The call to prayer rings out; a long, deep, echoing sound that billows through the streets of Johannesburg's Mayfair district. Here in the heart of the city's Muslim enclave, the Afghan cricket team the sporting world's favorite underdogs are eating curry and naan. "It tastes just like home," says Hasti Gul Abid, a 25-year-old middle-order batsman.
The Afghans are in South Africa preparing for their Cricket World Cup qualifying matches, which started April 1. They got off to a good start, beating Denmark and Bermuda. A top-four finish in Johannesburg will see them go through to the main event, due to be held in various cities across South Asia in 2011. It would also crown an astonishing rise. Seven years ago, in a country defined by conflict, and which does not have a proper grass pitch even today, there was no national team. But three tournament wins in the past year, comprising 15 victories in 17 matches, have brought Afghanistan to the brink of an appearance among the world's best. At home, they are national heroes. (See pictures of the deadly attack on Sri Lankan cricketers in Pakistan.)
That this devastated country should be able to field a cricket team at all, let alone one as successful as this, is an unbelievable achievement. When the Soviets invaded Afghanistan in 1979, they sent the country spiraling into 30 years of war. Millions of Afghans fled the country, many into neighboring Pakistan (from which they only started returning after the U.S.-led invasion of 2001). "At the time when the Red troops (Soviets) came, we fled to Pakistan and lived in Kacha Gari refugee camp...We thought we would never come back to our country," Abid says. (Watch a video about cricket in India.)
To while away the boredom, a few exiled young Afghans began picking up cricket from Pakistanis. Abid was among them, and an unlikely source of national pride was born. Smashed concrete is all that remains of the Kacha Gari pitch now, and the boundary is marked only by lumps of piled-up dirt. But to many Afghans, it is a deeply moving place. On a recent return visit, Abid knelt down, kissed the ground and said, as if still astonished, "I started cricket here."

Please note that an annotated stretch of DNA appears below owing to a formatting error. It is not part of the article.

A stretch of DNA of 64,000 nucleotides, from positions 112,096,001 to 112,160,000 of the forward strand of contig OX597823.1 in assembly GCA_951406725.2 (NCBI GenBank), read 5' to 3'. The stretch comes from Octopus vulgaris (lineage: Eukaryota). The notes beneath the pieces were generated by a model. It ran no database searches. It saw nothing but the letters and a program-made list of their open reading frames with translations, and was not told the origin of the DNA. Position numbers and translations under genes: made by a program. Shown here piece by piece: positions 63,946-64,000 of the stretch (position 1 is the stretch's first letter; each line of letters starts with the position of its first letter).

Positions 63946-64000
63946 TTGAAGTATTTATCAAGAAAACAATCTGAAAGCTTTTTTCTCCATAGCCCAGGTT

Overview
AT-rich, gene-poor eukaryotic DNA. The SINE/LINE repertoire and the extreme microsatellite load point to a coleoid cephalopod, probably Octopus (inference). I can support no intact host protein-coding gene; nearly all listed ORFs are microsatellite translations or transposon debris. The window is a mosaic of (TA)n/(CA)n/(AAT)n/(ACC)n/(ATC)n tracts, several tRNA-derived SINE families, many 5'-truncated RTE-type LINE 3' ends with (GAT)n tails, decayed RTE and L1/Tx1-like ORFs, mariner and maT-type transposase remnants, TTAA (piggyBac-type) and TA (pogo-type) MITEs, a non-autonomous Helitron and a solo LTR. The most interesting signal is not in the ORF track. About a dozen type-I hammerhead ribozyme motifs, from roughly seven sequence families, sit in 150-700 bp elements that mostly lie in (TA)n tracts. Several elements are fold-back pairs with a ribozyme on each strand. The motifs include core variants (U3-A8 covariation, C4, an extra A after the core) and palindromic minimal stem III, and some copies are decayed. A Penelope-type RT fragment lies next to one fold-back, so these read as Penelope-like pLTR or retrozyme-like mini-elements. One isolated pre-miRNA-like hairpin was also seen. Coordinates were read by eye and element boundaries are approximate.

The squad still comprises unpaid amateurs (even in South Africa, they are not drawing match fees but a $50 per diem provided by the generosity of the ICC), many of whom look quite a bit older than their listed age. The Afghan National Cricket Academy in Kabul consists of four battered training nets and one bowling machine, a piece of equipment used by serious players to practice shots. When the power cuts out, which happens frequently in the Afghan capital, the machine can't be operated. These are the wretched resources used by the Afghans to compete against nations that have decades of experience in the game.
Despite these handicaps, they have been able to draw on seemingly limitless reserves of drive and ambition to reach their present position. "We will crush all the teams," says Abid's brother Karim Saddiq, a 25-year-old opening batsman, with the unshakeable belief that typifies the squad. "It's my mission to be player of the tournament." The players have already shown their mettle in South Africa, winning their first two games against Denmark and Bermuda with poised batting and destructive bowling. If they finish in the top four of their group which also includes, the Netherlands, UAE and Kenya they go to a knock-out stage and could meet the likes of Ireland, Scotland, Oman, Canada, Namibia and Uganda. The top four of this group will play in the World Cup.
"To be honest all these teams have 30, 40 or 50 years experience, but we are just jumping up the levels," said Kabir Khan, a former test player for Pakistan, who now coaches the team out of respect for his Afghan father's memory. "He migrated from Kabul to Pakistan in 1964," he says. "I want to make his spirit happy."
Ehmal Pasarly of the BBC Pashtu language radio service has been giving live commentary of several of the team's performances to date, including its historic win against Jersey last year in the ICC World Cricket League Division Five final a feat that put Afghanistan 29th in the international rankings. "During Jersey we received more than two thousand emails and phone calls," he said. "The emails came from all over the world, but most were from Afghans delighted by their team's success." The broadcaster adds that by the time the team played its early World Cup qualifiers in Argentina in February this year, the number of emails per match reached "over 10,000."
Afghans indeed cricket fans regardless of nationality are hoping that the miraculous momentum will continue. Says batsman, Raees Ahmedzai, 24: "In the last year we have played very good cricket and God willing we will qualify for the 2011 World Cup. We want to do something for our country. It has lots of problems, but we are very proud."